The buyer gets full price, a quicker home sale, interest (on top of his full selling price) and the security of a legal instrument as protection in the unlikely event of buyer default. The buyer is provided sufficient time to sell his out-of-state asset, plus can move quickly to live near his Oregon relative. As a result, buyer and seller see the transaction as a ‘win-win.’

Scenario #3 involves a homebuyer who recently experienced a ‘short sale’ on an investment rental he owned.
Because traditional lenders are unlikely to loan to borrowers with a recent ‘short sale,’ this homebuyer can either wait possibly years until lenders are satisfied that this experience is well behind him, or look at other options.  Knowing his buyer’s situation, the Realtor for this ‘short sale’ purchaser searches specifically for, then locates a property suitable for his buyer which is being offered with seller financing. The buyer’s Realtor writes up a clean, solid offer with 20% down at a competitive interest rate and 5 year balloon. The seller accepts the ‘short sale’ buyer’s offer. There is a successful closing of the transaction, perhaps years before a traditional lender would have said ‘yes’ to providing the ‘short sale’ buyer with a home loan. As a result, buyer and seller see the transaction as a ‘win-win.’

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Covering the Bases
As with any business agreement, things can and sometimes do go wrong. One of the more important factors for sellers to consider prior to entering into any seller financing agreement is a possible default by a buyer who cannot continue making payments as agreed. In this case, placing the situation before an Oregon real estate attorney is frequently a good move. If the buyer is dealing in good faith, sometimes a temporary restructuring of payments can be agreed upon, or mutually agreeable ‘exit strategy’ to provide the buyer a pathway to meet the agreement, or sell the property. If the situation becomes difficult, an attorney’s guidance can be helpful. 

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Happy Bankers
Studies show that traditional lenders start relaxing requirements when a buyer can make a 20% downpayment, known as 80% ‘loan to value.’ This is a good general rule for seller financing, too. A minimum 20% downpayment typically means a buyer will be a better risk. The graph below shows how such an 80% ‘loan to value’ situation has historically reduced the delinquency rate for loan transactions.

Foreclosure

Insurance
One other condition for sellers to be aware of relates to insurance. This can include fire and liability insurance. Especially helpful is if the seller is named as a ‘loss payee.’ This means that if there is a loss, such as a fire, the seller has a priority to insurance compensation.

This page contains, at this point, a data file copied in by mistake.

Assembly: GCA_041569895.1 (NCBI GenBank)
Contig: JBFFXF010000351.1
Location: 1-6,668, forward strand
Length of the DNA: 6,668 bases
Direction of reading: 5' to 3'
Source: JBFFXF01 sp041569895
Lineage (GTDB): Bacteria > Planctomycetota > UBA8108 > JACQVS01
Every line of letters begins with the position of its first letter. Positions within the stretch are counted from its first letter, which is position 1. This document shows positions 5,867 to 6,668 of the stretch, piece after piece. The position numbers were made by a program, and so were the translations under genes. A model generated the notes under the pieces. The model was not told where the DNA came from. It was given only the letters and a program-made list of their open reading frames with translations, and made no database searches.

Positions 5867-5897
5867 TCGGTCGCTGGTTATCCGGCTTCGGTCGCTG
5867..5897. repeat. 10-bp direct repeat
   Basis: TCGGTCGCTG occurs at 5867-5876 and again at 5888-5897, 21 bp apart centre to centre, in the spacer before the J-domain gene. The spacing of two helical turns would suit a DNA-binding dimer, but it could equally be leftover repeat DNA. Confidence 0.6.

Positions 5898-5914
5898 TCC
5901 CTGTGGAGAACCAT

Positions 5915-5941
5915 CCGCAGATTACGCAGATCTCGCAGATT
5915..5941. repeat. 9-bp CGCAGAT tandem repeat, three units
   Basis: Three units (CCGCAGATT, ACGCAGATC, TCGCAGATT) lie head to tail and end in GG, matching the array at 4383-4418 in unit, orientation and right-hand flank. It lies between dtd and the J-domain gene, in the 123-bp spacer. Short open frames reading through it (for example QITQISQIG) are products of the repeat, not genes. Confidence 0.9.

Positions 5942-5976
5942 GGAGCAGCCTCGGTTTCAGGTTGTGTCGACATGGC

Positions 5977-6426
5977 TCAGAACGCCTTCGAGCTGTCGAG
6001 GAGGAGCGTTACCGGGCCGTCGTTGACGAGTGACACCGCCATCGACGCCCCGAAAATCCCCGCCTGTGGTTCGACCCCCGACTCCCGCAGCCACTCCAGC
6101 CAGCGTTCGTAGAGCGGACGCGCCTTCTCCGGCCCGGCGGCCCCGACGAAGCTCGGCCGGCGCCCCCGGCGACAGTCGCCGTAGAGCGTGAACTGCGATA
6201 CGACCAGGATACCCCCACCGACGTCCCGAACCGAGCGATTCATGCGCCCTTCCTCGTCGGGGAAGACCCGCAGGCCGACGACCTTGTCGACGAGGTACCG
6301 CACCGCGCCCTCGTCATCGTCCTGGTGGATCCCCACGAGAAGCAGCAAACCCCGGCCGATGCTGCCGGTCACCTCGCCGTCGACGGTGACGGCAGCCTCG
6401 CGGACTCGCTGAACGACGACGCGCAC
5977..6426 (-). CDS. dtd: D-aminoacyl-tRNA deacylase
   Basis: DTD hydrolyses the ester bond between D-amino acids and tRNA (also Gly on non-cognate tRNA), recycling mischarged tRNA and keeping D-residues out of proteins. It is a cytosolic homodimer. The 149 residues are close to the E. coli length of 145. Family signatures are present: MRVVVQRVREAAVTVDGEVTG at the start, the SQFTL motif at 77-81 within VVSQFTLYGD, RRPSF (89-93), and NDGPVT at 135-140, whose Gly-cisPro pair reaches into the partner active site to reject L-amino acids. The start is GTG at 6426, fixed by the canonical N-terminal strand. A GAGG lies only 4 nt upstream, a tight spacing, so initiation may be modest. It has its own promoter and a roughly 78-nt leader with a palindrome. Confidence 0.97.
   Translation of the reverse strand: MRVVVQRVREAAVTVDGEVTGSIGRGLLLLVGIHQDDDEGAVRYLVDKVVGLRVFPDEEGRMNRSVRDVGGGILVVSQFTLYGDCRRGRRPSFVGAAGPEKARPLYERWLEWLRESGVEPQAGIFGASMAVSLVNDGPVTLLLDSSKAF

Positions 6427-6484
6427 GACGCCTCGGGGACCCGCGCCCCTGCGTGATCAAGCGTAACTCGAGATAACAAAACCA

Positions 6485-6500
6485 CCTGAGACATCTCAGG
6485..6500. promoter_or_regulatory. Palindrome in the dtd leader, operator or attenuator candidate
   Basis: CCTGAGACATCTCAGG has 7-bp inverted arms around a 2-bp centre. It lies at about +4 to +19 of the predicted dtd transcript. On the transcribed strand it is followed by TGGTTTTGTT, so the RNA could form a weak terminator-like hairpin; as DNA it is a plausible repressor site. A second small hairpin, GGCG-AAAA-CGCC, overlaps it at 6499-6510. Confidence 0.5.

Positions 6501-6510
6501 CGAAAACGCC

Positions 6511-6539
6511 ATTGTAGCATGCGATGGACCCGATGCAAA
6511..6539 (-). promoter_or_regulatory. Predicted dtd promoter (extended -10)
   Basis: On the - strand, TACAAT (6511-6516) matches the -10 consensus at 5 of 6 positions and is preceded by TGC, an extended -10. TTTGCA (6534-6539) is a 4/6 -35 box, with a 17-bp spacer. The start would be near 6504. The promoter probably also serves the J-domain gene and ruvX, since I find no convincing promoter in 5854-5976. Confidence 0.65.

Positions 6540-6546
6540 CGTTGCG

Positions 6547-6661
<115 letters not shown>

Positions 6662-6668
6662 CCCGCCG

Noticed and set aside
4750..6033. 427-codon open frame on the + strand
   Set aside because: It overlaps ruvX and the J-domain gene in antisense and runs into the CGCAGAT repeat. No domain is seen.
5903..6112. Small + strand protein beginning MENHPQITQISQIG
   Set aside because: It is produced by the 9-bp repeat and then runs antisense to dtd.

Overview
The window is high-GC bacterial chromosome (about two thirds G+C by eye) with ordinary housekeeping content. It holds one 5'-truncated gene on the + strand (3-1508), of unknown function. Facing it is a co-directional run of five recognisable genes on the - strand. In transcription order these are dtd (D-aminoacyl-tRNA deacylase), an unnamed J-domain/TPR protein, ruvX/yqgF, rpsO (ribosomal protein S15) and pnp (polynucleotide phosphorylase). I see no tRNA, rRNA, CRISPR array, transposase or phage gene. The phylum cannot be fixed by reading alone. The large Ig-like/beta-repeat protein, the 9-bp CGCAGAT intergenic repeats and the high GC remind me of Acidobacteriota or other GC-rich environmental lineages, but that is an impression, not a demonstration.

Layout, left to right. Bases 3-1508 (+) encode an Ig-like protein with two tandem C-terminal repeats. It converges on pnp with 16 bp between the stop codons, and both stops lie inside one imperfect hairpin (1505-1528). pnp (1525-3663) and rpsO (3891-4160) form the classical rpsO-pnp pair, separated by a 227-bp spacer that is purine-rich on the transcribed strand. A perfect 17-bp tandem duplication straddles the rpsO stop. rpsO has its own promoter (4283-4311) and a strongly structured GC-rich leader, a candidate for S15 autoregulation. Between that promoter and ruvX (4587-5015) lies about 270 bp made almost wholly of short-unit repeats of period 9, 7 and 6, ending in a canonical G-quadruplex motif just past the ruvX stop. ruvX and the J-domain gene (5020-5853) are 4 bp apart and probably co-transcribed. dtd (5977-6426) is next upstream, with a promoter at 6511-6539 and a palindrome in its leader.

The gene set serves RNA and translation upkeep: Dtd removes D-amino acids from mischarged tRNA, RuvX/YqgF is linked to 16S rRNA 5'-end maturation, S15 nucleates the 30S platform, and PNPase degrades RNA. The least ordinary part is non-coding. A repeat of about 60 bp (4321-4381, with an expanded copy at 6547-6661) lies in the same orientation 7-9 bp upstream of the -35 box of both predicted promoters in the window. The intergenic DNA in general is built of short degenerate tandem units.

Guidelines and regulations stamps

New Rules
Federal and state mortgage laws often change and this is certainly true of Oregon seller financing. The good news is that for many routine transactions, Oregon homebuyers and homesellers can participate in the benefits of seller financing.

The latest batch of regulations are largely designed to hold commercial lenders more accountable. If a homeseller is not a major creditor or commercial lender, in Oregon the process of a typical seller using seller financing remains relatively simple. The latest rules create a situation where it’s best to be clear if you’ll be dealing with a ‘vanilla’ type ‘mom and pop’ seller financing transaction, or a more complicated ‘corporate’ one that requires additional time, money and outside assistance.

The following information is not legal advice, but a ‘thumbnail’ overview of two simpler scenarios for Oregon seller financing. For real estate advice, consult a Realtor. For legal advice, consult an attorney.

vanilla

The ‘Vanilla’ Scenario
Let’s have dessert first. One of the easier scenarios for seller financing is if you’re buying a home from a seller who has lived in the house as a primary residence. This simple factor is a decent sized ‘green light’ and avoids much additional paperwork, like the need to hire a mortgage loan originator, or MLO, to handle the seller financed transaction. Under the new rules, another ‘vanilla’ scenario that simplifies the process are transactions between family members.

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The ‘Small Potatoes’ Scenario
Even if the seller has never lived in the home you’re buying, if the seller is deemed ‘small potatoes’ and not a major creditor or commercial lender, the seller can still provide seller financing. In this case, a ‘green light’ to simplicity is found among sellers who have provided seller financing in a home sale for three or fewer transactions within a 1 year period.  This exemption is helpful, since few residential homeowners sell even one home each year.

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The Meat of the Matter
Regardless of the kind of seller financing you consider, consider working with a professional experienced in this unique area of real estate practice. Seller financing offers many potential advantages, but it’s important to understand the process and your limitations.

Collection-Escrow

Collection escrow companies maintain order for seller financed transactions

Collection Escrow Account
One very convenient service often used by buyers and sellers who use seller financing is called a collection escrow account. Collection escrow accounts are usually set up during the escrow process, once an offer has been accepted. In our region, collection escrow companies receive payments from the buyer on behalf of the seller, handle processing and accounting, then forward the payment to the seller, often by direct deposit or via a mailed check. Why is this convenient? Because both parties then have a state-licensed firm keeping track of payments.  This also makes it easier around tax time for buyer and seller. Sellers can more easily show income and buyers can better account for their mortgage interest deduction. 

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Thinking about using seller financing? Contact Realtor Roy Widing with Certified Realty for more information about this frequently helpful real estate tool using the convenient form below.